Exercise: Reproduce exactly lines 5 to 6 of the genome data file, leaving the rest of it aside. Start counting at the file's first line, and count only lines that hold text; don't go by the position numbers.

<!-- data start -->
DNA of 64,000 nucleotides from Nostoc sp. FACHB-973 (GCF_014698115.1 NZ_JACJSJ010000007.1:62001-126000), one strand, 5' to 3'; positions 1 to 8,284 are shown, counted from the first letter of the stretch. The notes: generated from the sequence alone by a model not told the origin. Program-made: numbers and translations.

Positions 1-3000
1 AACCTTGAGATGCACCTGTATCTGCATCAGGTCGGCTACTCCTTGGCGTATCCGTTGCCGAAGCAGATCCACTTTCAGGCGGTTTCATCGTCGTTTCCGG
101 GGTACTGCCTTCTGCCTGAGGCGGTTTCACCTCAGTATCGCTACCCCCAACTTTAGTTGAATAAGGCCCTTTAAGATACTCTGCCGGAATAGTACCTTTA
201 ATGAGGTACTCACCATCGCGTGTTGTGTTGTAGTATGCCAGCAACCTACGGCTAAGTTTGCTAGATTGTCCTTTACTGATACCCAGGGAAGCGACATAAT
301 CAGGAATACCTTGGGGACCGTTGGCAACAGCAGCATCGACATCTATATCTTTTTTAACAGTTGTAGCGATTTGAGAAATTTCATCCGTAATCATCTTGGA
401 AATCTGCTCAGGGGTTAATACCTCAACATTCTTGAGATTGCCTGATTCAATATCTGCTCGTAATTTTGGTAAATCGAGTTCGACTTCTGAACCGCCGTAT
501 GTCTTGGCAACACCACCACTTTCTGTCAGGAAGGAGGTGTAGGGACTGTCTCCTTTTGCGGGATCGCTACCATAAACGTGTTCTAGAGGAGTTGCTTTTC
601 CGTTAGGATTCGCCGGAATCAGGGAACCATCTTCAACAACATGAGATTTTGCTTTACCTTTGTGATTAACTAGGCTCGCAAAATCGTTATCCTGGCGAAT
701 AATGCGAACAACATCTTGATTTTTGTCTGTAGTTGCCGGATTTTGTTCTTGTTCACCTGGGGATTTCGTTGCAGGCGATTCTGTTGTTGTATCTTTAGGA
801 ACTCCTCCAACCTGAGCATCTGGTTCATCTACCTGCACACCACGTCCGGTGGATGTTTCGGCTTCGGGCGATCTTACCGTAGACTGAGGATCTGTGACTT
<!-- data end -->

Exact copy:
201 ATGAGGTACTCACCATCGCGTGTTGTGTTGTAGTATGCCAGCAACCTACGGCTAAGTTTGCTAGATTGTCCTTTACTGATACCCAGGGAAGCGACATAAT
301 CAGGAATACCTTGGGGACCGTTGGCAACAGCAGCATCGACATCTATATCTTTTTTAACAGTTGTAGCGATTTGAGAAATTTCATCCGTAATCATCTTGGA